The immediate source of the shortages that led to the present American inflation, and which then stimulated inflation everywhere, was the Vietnam war, an imperial extravagance by a presumptuous nation-state for which cities were drained of men and money, workers were recruited, and capital and industry deflected to produce literally nothing. But the larger source of the American inflation was the cold war itself.

The cold war originated partly in an effort to sustain the economic stimulation by which the Second World War had relieved (or perhaps only interrupted) the Depression of the 1930s, a perverted Keynesianism in which a vulgar patriotism supplied the political argument for public expenditure on deadly weapons where thirty years earlier the humanitarian motives of the New Deal had been insufficient to justify the much smaller cost of more rational public employment.

But the cold war had a deeper source than the politician’s fear of renewed depression and the public’s delight in engines of destruction, a combination of motives that fortuitously supplied an unprecedented source of easy profits for more or less incompetent industrial monopolies and of wages for no less monopolistic trade unions. For the cold war was among other things a phase, perhaps the ultimate phase, of the counterrevolution led by the older industrial states against the growing autonomy and emerging energies of their former dependencies. A large source of the cold war was the fearful, if perhaps unconscious, premonition on the part of the advanced countries of the competition which their increasingly unproductive economies would eventually face should these once dormant populations prosper and demand a share of the world’s goods. For the advanced countries the cold war was a precocious recognition of their own future limits. It was, in this sense, a vain effort to maintain a combination in restraint of world-wide economic development in the interest of a particular class.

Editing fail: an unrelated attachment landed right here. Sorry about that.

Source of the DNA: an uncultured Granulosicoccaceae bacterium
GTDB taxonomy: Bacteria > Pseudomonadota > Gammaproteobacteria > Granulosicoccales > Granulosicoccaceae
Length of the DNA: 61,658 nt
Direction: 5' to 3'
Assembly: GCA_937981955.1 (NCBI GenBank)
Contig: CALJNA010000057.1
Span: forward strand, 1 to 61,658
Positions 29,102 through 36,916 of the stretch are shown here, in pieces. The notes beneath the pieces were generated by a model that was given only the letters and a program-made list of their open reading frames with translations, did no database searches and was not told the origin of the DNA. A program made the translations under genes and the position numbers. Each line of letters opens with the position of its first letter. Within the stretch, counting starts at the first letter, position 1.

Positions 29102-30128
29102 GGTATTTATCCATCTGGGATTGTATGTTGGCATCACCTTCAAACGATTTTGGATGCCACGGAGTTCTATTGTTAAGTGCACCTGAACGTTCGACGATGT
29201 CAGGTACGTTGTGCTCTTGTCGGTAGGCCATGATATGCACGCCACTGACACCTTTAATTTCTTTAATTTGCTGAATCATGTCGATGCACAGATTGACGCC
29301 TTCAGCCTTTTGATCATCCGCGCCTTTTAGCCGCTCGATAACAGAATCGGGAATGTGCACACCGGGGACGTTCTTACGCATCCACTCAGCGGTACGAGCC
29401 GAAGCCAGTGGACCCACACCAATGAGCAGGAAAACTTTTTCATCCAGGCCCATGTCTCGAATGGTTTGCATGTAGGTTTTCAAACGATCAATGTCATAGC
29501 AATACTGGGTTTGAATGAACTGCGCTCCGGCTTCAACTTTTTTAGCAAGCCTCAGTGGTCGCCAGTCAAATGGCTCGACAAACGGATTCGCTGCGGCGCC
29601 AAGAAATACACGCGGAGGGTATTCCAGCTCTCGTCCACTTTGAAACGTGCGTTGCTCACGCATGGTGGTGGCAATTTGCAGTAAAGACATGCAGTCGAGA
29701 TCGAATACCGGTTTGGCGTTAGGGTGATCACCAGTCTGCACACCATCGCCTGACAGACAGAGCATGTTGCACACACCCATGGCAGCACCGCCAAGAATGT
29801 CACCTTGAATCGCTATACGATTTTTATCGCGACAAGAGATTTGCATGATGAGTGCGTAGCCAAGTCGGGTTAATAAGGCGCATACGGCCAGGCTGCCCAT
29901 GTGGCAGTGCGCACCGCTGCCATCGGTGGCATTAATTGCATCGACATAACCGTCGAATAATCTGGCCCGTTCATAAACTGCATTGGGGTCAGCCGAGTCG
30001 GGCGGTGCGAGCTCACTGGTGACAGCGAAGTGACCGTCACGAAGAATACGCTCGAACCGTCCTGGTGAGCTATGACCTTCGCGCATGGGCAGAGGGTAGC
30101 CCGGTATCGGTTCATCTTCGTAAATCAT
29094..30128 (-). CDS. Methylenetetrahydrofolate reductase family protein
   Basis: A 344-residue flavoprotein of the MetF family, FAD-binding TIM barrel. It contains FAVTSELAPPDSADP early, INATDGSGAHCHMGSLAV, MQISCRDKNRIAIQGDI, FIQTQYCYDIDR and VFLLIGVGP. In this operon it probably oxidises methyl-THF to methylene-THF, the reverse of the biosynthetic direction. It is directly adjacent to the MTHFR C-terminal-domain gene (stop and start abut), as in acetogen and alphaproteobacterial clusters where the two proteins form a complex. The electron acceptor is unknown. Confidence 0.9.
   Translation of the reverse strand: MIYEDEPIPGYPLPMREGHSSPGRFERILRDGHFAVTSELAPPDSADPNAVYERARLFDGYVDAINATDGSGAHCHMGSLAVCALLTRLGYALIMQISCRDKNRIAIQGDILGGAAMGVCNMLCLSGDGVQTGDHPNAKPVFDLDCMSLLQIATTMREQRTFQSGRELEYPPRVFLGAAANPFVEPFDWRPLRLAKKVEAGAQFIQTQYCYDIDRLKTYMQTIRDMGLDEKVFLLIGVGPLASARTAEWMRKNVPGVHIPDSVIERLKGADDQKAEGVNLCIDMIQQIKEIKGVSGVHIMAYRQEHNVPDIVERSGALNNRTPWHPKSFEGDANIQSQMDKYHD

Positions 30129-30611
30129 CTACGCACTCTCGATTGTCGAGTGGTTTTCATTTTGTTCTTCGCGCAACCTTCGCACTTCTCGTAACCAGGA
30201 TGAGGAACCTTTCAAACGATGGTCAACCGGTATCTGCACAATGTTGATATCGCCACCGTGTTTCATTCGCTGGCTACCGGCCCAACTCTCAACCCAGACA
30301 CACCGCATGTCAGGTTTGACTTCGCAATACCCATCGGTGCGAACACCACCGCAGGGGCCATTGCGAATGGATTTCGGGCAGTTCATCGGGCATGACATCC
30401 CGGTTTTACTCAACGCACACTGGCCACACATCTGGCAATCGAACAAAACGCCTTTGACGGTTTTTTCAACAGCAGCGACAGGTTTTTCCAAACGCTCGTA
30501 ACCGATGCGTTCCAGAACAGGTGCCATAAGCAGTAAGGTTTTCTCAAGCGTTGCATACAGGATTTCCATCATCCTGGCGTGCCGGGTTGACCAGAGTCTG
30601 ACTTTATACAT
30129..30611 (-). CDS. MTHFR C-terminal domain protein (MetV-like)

Despite these efforts, world income is now in the process of substantial, if grossly inequitable, redistribution, at least among nations capable of industrializing themselves or which happen to possess the remnants of the world’s diminishing resources. (As for those nations that have neither resources nor industrial capacity, their case is relatively worse than ever, as the competition for scarce resources intensifies.) But this redistribution will hardly justify the hopes of those liberals whose faith in their own high standard of living had led them to ignore the consequences should their profligacy be more or less generally imitated. Liberal chagrin in the face of these consequences is reflected in the present liberal concern for ecological restraint, for population control, and an unaccustomed distaste for consumption itself.

But hidden within this agenda are the forms in which liberal democracy may itself eventually be extinguished. The step beyond ecological restraint may be the political supervision of all consumption while the darker side of population control has already emerged in Chinese attempts to control human breeding by political means and in isolated American attempts to sterilize economically dependent parents. From the point of view of certain black spokesmen, legalized abortion is not only a victory for women’s rights but a precondition for genocide, the ultimate weapon, should others fail, in the war on poverty. Meanwhile the communes of China supply a model for restricted demand and enforced productivity that some Americans may find congenial compared with their own surfeited and indulgent lives, but such enchantments are sustained by distance and misunderstanding. The voluntary communization of Scarsdale remains an unlikely prospect.

But the dilemma is not simply for liberals. Consider Richard Nixon whose greatest—whose only—political success was his visit to Peking, an abandonment of cold war principle, no matter how ambiguously acclaimed, which was greeted with enthusiastic relief by an American electorate exhausted after years of futile ideological struggle and fascinated by a country whose dutiful citizens knew nothing, apparently, of idleness, street crime, or political dissent, and for whom consumer shortages were more a challenge than a privation. No politician since Hamlet can have been so divided in his feelings as this Quaker opportunist, this campaigner for what he called civility and law and order, as he acknowledged the power of a political rival whose success, if not in productive growth, at least in the management of its population and the control of its empire, owed nothing to the tradition of anarchic money grubbing from which the President and his party derive their vacant ideology.